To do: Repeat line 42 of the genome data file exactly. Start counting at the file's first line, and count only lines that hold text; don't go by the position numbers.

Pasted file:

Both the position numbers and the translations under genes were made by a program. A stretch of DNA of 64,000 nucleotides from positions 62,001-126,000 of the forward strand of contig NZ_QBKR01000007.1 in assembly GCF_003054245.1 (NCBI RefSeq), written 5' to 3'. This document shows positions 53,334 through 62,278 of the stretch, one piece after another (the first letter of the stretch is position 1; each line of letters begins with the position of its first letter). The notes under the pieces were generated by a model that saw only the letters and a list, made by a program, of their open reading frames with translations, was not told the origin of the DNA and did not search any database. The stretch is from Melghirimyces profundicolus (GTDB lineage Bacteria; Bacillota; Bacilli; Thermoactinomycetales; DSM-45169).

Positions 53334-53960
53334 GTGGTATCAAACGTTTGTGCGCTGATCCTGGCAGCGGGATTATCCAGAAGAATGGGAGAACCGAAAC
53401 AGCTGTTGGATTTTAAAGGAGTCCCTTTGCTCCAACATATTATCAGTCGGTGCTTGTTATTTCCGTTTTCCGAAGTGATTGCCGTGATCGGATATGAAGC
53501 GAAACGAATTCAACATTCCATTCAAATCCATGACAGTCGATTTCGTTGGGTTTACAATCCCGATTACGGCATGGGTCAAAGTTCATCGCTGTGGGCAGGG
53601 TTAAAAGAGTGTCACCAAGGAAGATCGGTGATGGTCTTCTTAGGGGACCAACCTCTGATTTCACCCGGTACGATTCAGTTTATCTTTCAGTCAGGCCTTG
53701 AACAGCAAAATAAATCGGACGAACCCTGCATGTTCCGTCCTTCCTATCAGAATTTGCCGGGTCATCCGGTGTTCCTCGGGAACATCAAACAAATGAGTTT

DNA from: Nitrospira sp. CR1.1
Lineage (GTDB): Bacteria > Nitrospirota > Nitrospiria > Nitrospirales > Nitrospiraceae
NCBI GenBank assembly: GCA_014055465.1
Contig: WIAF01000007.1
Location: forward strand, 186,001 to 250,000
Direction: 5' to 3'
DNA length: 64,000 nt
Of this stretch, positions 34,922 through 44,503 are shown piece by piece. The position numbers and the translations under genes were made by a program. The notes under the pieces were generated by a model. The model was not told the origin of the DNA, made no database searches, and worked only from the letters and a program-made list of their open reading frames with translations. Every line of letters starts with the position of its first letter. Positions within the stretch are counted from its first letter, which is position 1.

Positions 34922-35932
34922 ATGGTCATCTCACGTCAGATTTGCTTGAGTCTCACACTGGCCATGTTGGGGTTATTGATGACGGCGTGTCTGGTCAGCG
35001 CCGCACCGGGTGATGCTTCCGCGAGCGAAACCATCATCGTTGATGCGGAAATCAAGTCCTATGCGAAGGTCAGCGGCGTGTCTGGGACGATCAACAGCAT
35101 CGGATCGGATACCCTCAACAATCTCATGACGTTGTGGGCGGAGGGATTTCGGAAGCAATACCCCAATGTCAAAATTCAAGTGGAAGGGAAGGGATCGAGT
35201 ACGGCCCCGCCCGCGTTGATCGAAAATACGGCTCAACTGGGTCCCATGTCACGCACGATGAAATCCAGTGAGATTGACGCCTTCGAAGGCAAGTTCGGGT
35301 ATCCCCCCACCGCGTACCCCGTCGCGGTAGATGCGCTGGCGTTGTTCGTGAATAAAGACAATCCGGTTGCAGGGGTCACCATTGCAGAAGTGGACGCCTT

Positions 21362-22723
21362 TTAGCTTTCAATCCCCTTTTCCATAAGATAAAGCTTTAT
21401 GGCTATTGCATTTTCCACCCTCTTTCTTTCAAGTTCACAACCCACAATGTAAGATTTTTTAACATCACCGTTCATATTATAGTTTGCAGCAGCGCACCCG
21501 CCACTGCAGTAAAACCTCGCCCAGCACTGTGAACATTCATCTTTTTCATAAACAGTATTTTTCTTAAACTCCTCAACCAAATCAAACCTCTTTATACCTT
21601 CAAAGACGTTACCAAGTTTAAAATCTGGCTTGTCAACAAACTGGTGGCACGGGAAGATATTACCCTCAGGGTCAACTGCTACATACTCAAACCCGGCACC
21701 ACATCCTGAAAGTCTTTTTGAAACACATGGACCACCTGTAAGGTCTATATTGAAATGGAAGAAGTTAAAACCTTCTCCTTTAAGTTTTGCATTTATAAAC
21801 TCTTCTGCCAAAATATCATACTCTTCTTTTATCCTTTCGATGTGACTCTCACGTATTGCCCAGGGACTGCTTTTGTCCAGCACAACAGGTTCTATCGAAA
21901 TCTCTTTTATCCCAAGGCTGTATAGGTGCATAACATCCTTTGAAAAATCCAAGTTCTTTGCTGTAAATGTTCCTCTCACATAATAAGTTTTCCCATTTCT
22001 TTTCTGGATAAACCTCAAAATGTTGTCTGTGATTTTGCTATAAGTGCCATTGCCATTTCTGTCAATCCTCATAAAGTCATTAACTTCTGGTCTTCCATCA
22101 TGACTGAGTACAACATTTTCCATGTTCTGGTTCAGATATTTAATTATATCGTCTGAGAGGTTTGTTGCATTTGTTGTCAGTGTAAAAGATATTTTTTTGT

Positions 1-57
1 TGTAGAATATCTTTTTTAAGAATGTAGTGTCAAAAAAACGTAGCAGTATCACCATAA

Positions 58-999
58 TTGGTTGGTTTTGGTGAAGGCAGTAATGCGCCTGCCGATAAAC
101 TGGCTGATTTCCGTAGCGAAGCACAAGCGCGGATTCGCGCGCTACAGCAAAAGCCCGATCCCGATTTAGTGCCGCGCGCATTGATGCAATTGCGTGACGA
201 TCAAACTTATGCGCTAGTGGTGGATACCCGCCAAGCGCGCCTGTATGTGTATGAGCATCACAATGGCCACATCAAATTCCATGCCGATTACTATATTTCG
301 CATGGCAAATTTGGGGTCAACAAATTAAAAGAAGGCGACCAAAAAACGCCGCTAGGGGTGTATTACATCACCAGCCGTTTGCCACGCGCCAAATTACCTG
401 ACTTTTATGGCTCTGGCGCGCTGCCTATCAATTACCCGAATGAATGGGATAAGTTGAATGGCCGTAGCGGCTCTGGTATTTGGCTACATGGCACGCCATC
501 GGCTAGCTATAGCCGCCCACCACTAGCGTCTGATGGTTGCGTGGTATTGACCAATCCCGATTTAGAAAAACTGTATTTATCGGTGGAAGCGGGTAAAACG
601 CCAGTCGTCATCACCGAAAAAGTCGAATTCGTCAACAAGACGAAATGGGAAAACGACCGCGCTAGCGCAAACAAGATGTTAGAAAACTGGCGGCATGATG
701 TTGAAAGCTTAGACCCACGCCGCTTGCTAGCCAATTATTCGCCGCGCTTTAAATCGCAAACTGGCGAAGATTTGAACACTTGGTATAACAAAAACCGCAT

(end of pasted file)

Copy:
701 TTGAAAGCTTAGACCCACGCCGCTTGCTAGCCAATTATTCGCCGCGCTTTAAATCGCAAACTGGCGAAGATTTGAACACTTGGTATAACAAAAACCGCAT